What to Look For In a Refreshing Summer Wine (Besides the Color Pink)

Glass of Rose wine on side of swimming pool with green towel and sunglasses with woman in water reaching out

Photo: malcolm park / Getty Images

If you’re exclusively drinking rosé between the months of June and August, you’re missing out on some solid summer wines. Plus, at this point, #roseallday is about as overdone as posting a beach pic with the caption “out of office.”

We’re not saying either of those things are bad—we’re just saying it’s time to mix it up. There are plenty of crisp whites and refreshing reds worthy of your next pool party. 

Here’s what you should look for in a summer wine, besides a pretty shade of pink.

Reds You Can Chill

Good news: The sommelier police will not fine you for chilling a bottle of red. In fact, that’s exactly what Ashley Santoro, sommelier and beverage director for The Standard Hotels, does when she maxes out on rosé mid-June. “The key is to chill lighter reds (like pinot noir), not more tannic varietals like cabernet and syrah,” she says.

Wine to try: Santoro’s most recent go-to has been Foradori Lezèr from Trentino, Italy. “It’s light to medium with dark fruit and savory notes,” she says. (“Lezèr” comes from the regional term for “light.”) “I also love the Château Tire Pé, “Diem” 2016 from Bordeaux, which is another fresh option great for summer.”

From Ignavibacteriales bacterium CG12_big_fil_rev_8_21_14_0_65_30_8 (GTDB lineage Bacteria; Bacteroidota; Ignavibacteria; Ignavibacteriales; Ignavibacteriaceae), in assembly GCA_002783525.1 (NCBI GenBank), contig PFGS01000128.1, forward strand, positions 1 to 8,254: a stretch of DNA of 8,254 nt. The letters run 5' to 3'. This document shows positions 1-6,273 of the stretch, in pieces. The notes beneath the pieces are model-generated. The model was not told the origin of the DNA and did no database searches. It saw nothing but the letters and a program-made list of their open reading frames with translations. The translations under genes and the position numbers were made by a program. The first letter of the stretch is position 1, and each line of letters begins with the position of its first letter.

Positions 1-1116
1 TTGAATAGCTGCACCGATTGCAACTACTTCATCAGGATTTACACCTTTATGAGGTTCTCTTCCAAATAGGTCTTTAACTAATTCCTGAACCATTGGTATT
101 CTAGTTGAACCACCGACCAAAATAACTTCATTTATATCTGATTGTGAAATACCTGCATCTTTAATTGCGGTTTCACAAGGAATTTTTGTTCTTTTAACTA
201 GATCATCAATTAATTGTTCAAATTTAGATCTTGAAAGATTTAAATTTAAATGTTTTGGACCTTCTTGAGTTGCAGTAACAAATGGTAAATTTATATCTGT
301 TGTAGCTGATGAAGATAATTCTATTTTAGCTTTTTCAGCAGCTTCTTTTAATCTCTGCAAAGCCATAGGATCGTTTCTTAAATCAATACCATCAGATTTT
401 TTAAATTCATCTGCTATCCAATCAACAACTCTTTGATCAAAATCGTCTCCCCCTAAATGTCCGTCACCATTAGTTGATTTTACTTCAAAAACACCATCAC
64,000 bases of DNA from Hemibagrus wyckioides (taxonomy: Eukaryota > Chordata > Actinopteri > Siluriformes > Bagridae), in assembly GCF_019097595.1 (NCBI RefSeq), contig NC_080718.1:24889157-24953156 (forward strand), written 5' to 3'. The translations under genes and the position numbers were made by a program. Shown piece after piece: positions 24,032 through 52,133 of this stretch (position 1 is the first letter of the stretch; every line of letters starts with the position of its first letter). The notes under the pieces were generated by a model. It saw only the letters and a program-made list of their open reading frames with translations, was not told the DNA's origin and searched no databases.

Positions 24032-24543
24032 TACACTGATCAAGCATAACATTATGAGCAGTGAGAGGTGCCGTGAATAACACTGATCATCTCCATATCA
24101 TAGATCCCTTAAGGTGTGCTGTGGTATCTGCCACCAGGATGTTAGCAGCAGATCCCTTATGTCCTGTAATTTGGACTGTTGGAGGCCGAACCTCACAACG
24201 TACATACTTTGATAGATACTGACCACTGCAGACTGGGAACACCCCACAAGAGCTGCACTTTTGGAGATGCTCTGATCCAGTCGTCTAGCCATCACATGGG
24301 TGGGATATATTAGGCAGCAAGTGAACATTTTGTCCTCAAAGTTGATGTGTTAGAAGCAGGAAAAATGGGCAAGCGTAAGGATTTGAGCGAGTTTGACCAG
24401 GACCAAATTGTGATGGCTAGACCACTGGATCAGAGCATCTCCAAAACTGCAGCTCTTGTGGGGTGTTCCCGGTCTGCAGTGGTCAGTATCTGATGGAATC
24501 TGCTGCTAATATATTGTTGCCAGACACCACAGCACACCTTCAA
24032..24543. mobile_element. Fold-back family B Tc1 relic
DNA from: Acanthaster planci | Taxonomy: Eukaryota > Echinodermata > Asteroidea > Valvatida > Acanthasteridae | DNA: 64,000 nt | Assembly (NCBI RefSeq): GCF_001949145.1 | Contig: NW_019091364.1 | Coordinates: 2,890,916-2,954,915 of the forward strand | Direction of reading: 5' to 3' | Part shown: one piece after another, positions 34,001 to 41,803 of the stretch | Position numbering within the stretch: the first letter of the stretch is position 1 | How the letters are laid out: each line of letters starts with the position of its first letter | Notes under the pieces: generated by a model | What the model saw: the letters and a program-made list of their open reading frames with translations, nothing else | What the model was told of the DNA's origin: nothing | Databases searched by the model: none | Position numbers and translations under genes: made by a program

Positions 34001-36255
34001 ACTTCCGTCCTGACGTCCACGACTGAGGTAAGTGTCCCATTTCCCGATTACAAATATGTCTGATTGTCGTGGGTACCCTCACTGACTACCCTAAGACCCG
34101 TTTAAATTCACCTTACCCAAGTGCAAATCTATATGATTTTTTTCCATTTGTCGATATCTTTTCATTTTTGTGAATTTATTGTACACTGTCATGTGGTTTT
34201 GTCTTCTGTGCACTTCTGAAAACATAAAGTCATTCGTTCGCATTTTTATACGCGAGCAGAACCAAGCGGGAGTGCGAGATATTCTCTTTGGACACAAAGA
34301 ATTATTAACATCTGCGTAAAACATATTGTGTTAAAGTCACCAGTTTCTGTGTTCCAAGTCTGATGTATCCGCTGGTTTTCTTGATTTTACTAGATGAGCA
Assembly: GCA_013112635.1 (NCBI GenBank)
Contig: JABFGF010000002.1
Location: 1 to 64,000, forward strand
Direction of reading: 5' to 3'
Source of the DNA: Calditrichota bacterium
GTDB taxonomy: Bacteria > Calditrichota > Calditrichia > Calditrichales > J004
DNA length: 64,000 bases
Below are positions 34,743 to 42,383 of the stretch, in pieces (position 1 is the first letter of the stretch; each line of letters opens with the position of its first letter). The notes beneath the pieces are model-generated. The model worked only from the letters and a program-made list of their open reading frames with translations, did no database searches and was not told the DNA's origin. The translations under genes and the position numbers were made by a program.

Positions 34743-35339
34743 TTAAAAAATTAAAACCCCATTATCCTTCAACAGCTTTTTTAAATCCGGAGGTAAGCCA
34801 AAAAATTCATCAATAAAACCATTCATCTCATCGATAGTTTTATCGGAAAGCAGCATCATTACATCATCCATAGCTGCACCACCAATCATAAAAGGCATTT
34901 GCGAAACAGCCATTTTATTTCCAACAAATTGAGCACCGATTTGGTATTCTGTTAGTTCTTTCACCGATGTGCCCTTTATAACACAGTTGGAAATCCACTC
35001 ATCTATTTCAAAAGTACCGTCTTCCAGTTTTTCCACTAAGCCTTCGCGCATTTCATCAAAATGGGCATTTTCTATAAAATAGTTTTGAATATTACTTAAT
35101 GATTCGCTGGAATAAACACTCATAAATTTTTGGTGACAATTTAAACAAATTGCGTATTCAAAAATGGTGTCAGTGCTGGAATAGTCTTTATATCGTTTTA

Photo: Solovyova / Getty Images

Unoaked Wines

“Oak barrels create warmer, heavier wines, which—though delicious—aren’t so great for summer,” says José Alfredo Morales, sommelier at La Malbequeria wine bar in Buenos Aires. While reds typically spend more time aging in a barrel, some whites (like chardonnay) are barrel-aged too, making them a better fit for Thanksgiving dinner than for a day of drinking in the sun. That’s why he suggests unoaked wines that have a lighter, fresher taste. Whites like torrontés or sauvignon blanc are usually spared the oak treatment.

Wine to try: “I’m obsessed with the Château Peybonhomme Les Tours Blanc from Côtes de Blaye (Bordeaux) because it’s fresh and mineral driven with beautiful texture and acidity,” Santoro says.

Photo: Jaromir Chalabala / EyeEm / Getty Images

High-Altitude Whites

“Whites from high-altitude regions tend to be stronger in acidity, which makes for a refreshing wine perfect for a hot day,” Morales says. Some common high-altitude regions to look for: Salta, Argentina; Alto Adige, Italy; and Rueda, Spain.

Wine to try: “Verdejo—grown in Rueda, about two hours north of Madrid and 2,300 to 3,300 feet above sea level—is the number-one white wine consumed in Spain,” says Sarah Howard, U.S. Brand Ambassador for the regions of Ribera del Duero and Rueda in Spain. “It’s crisp, refreshing, and full of bright flavors, like lemon, lime, and tropical fruits.” Howard suggests Menade Verdejo for your next party or picnic. “It’s dry and balanced, perfect for beach parties.”

 

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